“Well, shall I let him in?”
“No, tell him I’m not in.” But of course this also breaks a superhero regulation: adherence to truthfulness. “No, tell him I’m tired. That’s true whatever time of day it is.”
He settles back in his chair to return to memories of his glory days. Yet within a few minutes his palate is itching: someone is in trouble and his extrasensory perception tells him the accident is close by. As ‘Super Stealth’ he would be on his feet and ready to fly in a second, as ‘Stick Man’ it takes a little longer, with his wife having to help him to his feet and set his clothes straight.
Down the lane, where the bridge over the stream narrows to a single carriageway, a car has ploughed through the barbed wire and gone down into the stream. It is not a swollen, savage stream as it would be if Wonder Man or Wonder Woman were involved but water is water and a man can drown in an inch of the stuff. So summoning every wattage of the energy the stick empowers him with, he is at the car reasonably quickly and without adherence to the wholly ridiculous recommendation to carry out a general risk assessment before attempting rescue, he opens the driver door, releases the driver from the seat belt and carries him in slip-shod fashion up the bank to lay him on the road in a manner that suggests he thought he was hauling potatoes. His technique these days does lacks finesse but he remains willing and that is a prime requirement of a superhero.
He is pleased with himself. It is his most satisfying rescue of recent years. The man did not even gash his head when he dropped him. But as the young man opens his eyes the suspicion returns that all is not as it should be. “Did you just knock on my door?”
“Not that it got me past the doorman.”
Nick Duke, it turns out, is not a newspaper reporter but the British representative of the League of Superheroes. “It’s taken all of my super powers to track you down, Mr.Spurrier.” No one ever laughs at the much-rehearsed witticism but he perseveres, hoping one day to find a superhero with a sense of humour.
Albert is taken aback to hear himself addressed by his proper name by someone from the head office of the League. In the paperwork Vera submits on his behalf it is required to only use his epithet.
“You said you were from the papers,” Vera argues, upset that her offer of tea and home-made scones was refused with so much haste she is convinced Nick Duke must have heard of the unfortunate incident at the Woman’s Institute when old Mrs.Pagley choked on one of her scones and Albert had to perform the Heimlich procedure on her.
“No, Mrs.Spurrier, I said I had come with papers for your husband to sign. He is now of pensionable age and if he wishes to retire from active service we can put in place the procedures required for him to do so.” He produces a sheaf of papers from his briefcase and hands them to Vera. “What was your super power, if you don’t mind me asking?”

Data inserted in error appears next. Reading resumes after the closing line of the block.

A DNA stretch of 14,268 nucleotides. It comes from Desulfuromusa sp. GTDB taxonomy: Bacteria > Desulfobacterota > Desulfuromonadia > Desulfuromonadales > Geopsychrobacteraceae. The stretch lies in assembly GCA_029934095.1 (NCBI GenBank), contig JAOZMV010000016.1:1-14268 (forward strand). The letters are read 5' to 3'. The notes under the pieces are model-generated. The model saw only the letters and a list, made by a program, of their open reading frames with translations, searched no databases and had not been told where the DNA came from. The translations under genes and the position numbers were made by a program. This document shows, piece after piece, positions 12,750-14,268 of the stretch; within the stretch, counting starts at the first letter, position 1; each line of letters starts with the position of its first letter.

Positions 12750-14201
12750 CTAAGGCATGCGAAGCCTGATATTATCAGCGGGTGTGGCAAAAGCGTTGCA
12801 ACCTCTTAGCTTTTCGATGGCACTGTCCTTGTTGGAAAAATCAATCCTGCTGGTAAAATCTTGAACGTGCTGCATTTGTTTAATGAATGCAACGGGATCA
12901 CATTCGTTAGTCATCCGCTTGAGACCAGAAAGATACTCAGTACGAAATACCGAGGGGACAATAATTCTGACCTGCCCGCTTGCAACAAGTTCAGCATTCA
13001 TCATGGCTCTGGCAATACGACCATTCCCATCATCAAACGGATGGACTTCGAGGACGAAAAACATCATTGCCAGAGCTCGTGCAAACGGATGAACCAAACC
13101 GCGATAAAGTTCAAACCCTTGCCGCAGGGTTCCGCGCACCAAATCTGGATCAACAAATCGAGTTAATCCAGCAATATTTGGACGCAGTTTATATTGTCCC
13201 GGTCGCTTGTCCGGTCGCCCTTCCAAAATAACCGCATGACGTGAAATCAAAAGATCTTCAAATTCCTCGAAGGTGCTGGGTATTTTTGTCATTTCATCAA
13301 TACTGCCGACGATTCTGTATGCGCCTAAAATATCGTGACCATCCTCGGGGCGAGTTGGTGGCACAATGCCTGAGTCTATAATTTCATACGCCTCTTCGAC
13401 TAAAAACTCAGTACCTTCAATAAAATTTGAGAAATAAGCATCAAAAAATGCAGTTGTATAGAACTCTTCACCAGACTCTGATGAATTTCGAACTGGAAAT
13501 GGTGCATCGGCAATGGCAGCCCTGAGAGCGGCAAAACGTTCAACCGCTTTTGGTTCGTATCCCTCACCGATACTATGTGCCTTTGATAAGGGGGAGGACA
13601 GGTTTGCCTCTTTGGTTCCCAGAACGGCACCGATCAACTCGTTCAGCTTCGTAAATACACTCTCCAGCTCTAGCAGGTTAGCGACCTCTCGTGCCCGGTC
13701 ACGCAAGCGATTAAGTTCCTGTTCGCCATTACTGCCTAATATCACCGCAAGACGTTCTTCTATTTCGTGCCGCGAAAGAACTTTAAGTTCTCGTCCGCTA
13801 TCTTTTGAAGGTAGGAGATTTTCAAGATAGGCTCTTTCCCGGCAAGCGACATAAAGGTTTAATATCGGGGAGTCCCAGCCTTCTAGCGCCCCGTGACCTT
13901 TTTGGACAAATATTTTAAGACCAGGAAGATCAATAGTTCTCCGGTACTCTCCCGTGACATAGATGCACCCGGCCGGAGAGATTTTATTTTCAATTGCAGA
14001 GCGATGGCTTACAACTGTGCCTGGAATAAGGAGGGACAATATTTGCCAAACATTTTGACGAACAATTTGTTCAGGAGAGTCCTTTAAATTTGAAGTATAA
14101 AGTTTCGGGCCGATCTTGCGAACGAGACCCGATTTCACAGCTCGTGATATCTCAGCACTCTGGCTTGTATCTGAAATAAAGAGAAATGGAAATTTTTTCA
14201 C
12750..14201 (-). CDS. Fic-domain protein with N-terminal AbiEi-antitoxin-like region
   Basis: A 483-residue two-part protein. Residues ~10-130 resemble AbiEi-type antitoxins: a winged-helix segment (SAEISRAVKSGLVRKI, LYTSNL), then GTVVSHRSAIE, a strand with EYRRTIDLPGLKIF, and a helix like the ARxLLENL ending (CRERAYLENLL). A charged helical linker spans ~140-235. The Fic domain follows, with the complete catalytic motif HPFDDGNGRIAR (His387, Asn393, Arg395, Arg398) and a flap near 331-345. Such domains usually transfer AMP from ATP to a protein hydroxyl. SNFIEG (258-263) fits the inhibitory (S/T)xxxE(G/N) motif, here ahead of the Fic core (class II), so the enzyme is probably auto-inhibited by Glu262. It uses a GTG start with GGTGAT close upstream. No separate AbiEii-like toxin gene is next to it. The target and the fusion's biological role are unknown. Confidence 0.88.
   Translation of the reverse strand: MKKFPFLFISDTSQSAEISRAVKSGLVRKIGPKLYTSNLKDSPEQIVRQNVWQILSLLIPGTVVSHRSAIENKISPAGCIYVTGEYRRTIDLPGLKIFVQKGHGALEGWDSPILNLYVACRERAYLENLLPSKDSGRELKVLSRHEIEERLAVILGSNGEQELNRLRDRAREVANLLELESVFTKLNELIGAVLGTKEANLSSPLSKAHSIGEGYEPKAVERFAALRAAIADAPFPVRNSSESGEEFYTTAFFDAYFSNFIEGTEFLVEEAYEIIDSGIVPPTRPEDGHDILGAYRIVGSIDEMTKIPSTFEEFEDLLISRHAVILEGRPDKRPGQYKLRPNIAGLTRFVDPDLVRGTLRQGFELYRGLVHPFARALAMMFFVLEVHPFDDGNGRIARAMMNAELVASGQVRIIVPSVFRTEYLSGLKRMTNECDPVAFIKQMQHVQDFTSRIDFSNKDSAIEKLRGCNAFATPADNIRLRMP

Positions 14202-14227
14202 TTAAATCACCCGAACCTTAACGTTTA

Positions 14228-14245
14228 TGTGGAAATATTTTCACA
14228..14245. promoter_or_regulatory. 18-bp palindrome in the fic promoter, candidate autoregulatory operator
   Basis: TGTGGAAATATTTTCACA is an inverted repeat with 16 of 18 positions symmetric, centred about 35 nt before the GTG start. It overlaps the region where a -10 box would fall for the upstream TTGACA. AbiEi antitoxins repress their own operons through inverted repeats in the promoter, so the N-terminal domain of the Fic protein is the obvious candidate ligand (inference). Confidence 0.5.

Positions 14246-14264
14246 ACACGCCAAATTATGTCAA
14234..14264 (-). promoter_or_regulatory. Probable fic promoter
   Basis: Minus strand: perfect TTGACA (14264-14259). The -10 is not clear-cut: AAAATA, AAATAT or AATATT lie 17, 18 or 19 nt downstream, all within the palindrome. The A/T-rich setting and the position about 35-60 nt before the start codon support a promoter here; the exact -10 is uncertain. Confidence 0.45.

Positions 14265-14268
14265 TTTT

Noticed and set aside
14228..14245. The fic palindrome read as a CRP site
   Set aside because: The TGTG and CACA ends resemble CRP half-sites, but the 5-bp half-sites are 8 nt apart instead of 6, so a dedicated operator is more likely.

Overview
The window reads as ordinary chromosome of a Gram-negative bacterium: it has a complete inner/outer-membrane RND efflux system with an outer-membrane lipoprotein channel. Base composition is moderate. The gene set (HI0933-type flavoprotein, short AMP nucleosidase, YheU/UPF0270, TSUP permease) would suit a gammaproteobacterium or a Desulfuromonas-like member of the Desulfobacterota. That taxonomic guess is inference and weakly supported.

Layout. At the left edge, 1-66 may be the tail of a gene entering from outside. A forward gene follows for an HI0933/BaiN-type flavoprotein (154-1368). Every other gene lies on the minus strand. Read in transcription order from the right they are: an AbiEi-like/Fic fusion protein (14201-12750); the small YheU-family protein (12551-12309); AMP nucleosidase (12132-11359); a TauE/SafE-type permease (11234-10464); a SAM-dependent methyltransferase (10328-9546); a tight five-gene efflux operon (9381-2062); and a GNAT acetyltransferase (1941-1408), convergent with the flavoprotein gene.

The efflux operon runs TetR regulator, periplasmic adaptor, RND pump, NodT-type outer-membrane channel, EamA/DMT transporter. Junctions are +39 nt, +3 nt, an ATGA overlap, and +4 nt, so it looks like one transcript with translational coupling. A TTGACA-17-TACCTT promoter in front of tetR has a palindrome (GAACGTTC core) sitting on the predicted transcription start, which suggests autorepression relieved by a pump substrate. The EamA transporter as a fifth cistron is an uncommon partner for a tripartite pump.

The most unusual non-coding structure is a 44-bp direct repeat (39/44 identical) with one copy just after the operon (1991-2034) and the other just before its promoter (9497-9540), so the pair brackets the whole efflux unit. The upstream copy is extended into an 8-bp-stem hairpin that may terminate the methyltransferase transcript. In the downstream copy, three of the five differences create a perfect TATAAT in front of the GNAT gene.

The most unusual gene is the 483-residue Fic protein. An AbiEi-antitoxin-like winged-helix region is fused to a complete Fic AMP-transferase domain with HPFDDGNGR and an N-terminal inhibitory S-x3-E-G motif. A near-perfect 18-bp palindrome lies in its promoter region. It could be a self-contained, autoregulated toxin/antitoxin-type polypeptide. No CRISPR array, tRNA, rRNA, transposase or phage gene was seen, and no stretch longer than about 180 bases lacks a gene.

“Invisibility, mind manipulation and quietness.”
“That was as ‘Stealth Man’? And now?”
“The power of visualisation. I can sort of distort gravity. It’s waning, though. I blame it on having my cataracts done.”
“You have the stick we sent you?”
He fishes for the stick, his aid for getting about without falling over. “What about it?”
“You fly with it, I take it?”
Albert and Vera are puzzled. “But he’s had his license to fly revoked. When he had his hip done.”
“That was unaided flying. The ‘is it a plane, is it a bird’ sort of flying. The stick, if you set the control, works like an old fashioned broomstick. It was the inspiration, I believe, for the game of quidditch.”
“Control. What control?” Albert is beginning to sense that he might have missed something of importance.
It seems Albert, as is his habit when it comes to paperwork, did not bother to read the instruction leaflet that came with the stick, thinking, upon seeing the artist’s impression on the box, that its only aids were the sword-tip that popped out of the ferrule when he pressed the right eye of the horse-head handle and the boost of energy it gave him when he twiddled the left ear.
“But there is already a Wizard Man. If he zoomed around like a witch on a stick wouldn’t Albert be infringing ‘Wizard Man’s’ image rights?” Vera asks Nick Duke as he gets up to leave, the paperwork unsigned. “It seems very unsafe, what with his artificial hip.”
Nick Duke smiles. As Health and Safety representative he could quote chapter and verse from the code of practise but the tow-truck is waiting and he is not allowed to advise superheroes on whether they should retire or not, even though it would make his life a whole lot easier if he continued on active service as superheroes are as hard to find these days as pearl-divers and if Albert does retire it will mean another vacancy that will go unfilled.
Though as Albert soars over the chimney, holding on to the horse’s head as if jumping Becher’s Brook on a Shetland pony, the smile on his face suggests to Vera that he will not be retiring any day soon.